Andy Watson, of environmental anti-landfill consultancy Public Interest Consultants, was the only 'scientific' opinion consulted. Interviewed on the programme, he said that given that one dioxin has been classified as a 'carcinogen' by the World Health Organisation (WHO) in 1977, 'it's very likely that the other dioxins will act in a similar way and be carcinogenic also'. This is not believable, scientifically rigorous nor particularly helpful. Dioxin is the name given to each of 75 compounds created by any but the most high-temperature burning process.
The WHO does indeed classify TCDD (2,3,7,8-tetrachlorodibenzop-dioxin) as 'a known carcinogen', but one is only left to assume that it was not found in the programme's research. Hans Muller writes (What Risk? , page 204) that TCDD is three orders of magnitude less toxic for humans than for guinea pigs. 'TCDD, ' he says, 'is a substance comparable in acute toxicity to nicotine, for example, but probably no more toxic than that, and therefore far less of an apocalyptic super-toxin than green pressure groups would have us believe.'
This compounds the view taken by Kenneth Smith that research on dioxin's effects on laboratory rats does not make a conclusive case for similar effects in humans: 'The usual assortment of high-dose rodent tests and man-animal extrapolations. . . have undermined regulatory 'science' in the past. To assume that humans are simply big rodents, similarly susceptible to alleged carcinogens, requires the same kind of leap of faith it takes to assume that there is no threshold below which a carcinogen becomes benign.'
Wildavsky cites a report into the infamous dioxin cloud over Serveso in Italy in 1976, which affected a population of 30,000, pointing out that claims of higher death rates as a result 'cannot be viewed as conclusive'. He even quotes the legal judgement in 1986 on the claims that dioxin contamination in the Vietnam War had caused illness and birth defects. 'All reliable studies of the effect of Agent Orange on members of the class so far published provide no support for plaintiffs claims of causation', summed up Judge Jack Weinstein (page 102).
The inconclusive ill-health consequences (although cases of chloracne have been verified) resulting from Serveso and Agent Orange were the result of doses many times higher than recorded by the EA in Byker. The prosecution - restarting at the beginning of August, having taken a brief recess - concerns Newcastle council's lack of notification of its actions, rather than its having caused any recorded illness or fatality. Watson's claim that the council 'stands accused of poisoning its own ratepayers' was somewhat wide of the mark.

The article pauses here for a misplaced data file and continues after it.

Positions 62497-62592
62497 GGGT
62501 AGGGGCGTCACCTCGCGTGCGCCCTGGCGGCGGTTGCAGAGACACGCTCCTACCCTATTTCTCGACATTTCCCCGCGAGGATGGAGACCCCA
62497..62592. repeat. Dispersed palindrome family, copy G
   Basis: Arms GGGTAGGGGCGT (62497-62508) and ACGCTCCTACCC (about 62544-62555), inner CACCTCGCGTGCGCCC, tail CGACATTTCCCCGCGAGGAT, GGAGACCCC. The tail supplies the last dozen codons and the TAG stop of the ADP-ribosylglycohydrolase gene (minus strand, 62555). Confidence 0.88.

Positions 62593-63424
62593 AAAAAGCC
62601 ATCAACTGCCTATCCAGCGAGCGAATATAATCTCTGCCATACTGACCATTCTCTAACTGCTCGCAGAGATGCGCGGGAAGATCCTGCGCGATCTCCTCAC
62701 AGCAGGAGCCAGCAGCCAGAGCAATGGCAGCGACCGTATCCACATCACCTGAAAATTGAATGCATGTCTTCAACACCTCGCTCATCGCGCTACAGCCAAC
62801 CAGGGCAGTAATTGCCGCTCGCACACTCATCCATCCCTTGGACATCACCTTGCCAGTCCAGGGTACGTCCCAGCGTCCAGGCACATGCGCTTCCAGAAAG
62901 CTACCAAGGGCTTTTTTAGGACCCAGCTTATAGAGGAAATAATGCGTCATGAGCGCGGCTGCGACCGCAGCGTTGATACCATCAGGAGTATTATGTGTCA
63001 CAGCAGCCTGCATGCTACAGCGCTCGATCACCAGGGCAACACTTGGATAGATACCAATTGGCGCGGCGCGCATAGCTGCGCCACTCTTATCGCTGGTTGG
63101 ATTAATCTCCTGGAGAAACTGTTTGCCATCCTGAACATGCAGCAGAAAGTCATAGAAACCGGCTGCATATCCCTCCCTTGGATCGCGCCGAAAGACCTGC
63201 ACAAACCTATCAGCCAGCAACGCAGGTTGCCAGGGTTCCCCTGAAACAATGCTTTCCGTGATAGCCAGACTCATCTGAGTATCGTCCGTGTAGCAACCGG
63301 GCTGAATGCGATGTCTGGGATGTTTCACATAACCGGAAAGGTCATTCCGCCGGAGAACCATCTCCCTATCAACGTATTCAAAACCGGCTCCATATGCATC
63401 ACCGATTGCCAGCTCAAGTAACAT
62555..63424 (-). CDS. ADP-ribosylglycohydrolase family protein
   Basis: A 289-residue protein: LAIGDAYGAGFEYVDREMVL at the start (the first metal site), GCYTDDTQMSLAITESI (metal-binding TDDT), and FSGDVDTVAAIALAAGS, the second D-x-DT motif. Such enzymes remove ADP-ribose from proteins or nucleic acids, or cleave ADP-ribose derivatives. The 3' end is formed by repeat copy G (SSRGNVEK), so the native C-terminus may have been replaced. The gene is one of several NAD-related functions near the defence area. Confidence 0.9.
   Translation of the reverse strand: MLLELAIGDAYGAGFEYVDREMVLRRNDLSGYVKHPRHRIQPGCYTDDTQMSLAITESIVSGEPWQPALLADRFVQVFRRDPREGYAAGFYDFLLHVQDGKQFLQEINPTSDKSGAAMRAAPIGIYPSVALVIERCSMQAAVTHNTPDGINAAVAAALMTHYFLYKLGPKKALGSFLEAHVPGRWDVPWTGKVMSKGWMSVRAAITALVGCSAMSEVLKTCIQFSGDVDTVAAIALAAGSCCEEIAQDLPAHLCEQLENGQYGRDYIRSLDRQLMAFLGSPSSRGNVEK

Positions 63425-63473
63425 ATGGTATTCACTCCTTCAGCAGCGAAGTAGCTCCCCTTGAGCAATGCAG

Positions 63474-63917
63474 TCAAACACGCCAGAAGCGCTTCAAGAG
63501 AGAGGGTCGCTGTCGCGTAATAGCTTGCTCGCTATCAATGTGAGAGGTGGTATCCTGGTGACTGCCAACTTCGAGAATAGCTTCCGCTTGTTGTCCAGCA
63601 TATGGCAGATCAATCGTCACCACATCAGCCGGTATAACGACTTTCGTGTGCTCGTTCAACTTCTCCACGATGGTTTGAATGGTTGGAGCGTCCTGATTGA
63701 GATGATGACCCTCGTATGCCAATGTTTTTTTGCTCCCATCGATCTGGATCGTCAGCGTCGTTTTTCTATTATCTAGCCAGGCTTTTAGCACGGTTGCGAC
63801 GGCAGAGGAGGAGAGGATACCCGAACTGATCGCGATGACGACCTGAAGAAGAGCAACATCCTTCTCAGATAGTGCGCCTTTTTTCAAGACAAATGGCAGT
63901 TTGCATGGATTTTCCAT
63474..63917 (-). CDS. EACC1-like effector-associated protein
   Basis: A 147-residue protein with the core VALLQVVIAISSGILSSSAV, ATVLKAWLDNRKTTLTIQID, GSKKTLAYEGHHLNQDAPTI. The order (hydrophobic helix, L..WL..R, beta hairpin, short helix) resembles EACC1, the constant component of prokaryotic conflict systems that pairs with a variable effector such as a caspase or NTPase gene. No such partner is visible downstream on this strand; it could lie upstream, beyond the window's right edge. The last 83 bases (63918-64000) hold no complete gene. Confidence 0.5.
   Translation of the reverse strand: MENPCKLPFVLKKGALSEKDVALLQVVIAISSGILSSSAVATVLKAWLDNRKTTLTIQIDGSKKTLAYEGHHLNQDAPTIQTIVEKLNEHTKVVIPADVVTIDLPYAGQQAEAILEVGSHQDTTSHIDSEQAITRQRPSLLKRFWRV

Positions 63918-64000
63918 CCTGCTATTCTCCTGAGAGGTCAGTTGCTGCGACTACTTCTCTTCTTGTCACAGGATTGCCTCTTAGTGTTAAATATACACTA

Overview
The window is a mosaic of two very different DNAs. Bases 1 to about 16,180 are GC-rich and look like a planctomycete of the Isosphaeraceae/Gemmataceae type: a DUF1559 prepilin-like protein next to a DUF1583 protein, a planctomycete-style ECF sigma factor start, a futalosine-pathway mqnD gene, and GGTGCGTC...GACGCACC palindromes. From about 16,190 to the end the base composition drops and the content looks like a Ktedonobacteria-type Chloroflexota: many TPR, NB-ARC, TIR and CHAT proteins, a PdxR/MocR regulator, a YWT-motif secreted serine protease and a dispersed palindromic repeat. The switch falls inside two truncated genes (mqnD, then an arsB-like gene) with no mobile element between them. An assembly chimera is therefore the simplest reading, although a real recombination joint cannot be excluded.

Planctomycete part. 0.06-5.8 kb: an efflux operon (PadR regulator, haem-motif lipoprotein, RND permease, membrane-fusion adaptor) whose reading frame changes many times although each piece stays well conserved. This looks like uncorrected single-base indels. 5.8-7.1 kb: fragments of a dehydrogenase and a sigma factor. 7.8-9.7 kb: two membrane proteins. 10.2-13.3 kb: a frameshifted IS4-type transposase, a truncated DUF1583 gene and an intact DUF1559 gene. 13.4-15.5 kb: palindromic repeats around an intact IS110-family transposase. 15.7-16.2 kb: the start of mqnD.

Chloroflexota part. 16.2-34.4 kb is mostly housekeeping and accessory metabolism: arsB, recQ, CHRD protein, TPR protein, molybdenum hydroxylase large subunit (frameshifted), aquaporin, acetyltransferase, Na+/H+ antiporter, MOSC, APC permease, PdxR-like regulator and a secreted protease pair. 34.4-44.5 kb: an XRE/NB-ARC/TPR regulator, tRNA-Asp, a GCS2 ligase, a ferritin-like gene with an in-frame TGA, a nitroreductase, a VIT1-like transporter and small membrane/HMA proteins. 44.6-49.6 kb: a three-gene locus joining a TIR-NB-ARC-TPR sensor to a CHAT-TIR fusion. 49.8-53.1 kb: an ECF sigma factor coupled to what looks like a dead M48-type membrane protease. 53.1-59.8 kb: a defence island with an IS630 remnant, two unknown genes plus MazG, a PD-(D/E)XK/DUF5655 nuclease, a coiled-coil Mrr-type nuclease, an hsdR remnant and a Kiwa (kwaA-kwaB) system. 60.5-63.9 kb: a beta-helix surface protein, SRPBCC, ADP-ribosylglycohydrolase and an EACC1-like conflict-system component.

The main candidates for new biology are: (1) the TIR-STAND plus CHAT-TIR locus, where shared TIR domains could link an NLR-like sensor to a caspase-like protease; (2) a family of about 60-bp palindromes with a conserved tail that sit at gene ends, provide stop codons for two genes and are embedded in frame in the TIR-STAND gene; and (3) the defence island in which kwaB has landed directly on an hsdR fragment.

Whatever the real facts of the matter, reports which do not make an even-handed assessment of the issues can only be said to be irresponsible.As a consequence of the Newsnight report, London mayor Ken Livingstone wrote to the capital's incinerator operators, asking for assurances that fly ash is not being used. Fair enough, maybe, but Livingstone says: 'We know that there is a potential risk from fly ash and there should be no question of it being reused in any way.'
York recognises that the dioxin scare is part of a bigger publicity campaign. 'Greenpeace is behind this really, ' he says. 'They have a major campaign against incinerators. They want composting rather than recycling, but composting is not going to be the answer. If it's green waste you want you have to put up with the downside.'
'They also want to reduce waste material production at source, and there is nothing wrong with that; in fact I'm totally in favour of minimising waste produce. We do not yet have a proper culture of responsible waste handling - we throw things in the bin and assume that it just disappears - but it has to go somewhere. But even though Greenpeace regularly quotes the environmental credentials of Holland or Germany, nobody realises that they actually incinerate much more than we do.'
York makes the case for incinerators: 'The landfill directives will not allow us, as a society, to carry on as we have been. Therefore, if by incineration we can dispose of waste quickly, generate energy and save fossil fuel, recover metals, and produce adequate aggregates rather than quarrying virgin countryside, then it is an eminently sensible and responsible thing to do.'
REFERENCES What Risk? Science, Politics and Public Health, editor Roger Bate, ButterworthHeinemann,1997 But is it True? A Citizen's Guide to Environmental Health and Safety Issues, Aaron Wildavsky, Harvard University Press, 1995 Kenneth Smith, 'Priorities', American Council on Science and Health, Volume 6 Number 4,1994 A new CIRIA training pack examines the risk assessment of contaminated land and explains the key elements of the necessary practices and procedures. It is intended to assist all practitioners to align their abilities at a common level so as to promote industry-wide consistency. To buy a copy, visit www. ciria. org. uk or contact CIRIA,6 Storey's Gate, Westminster, London, SW1P 3AU, tel 020 7222 8891.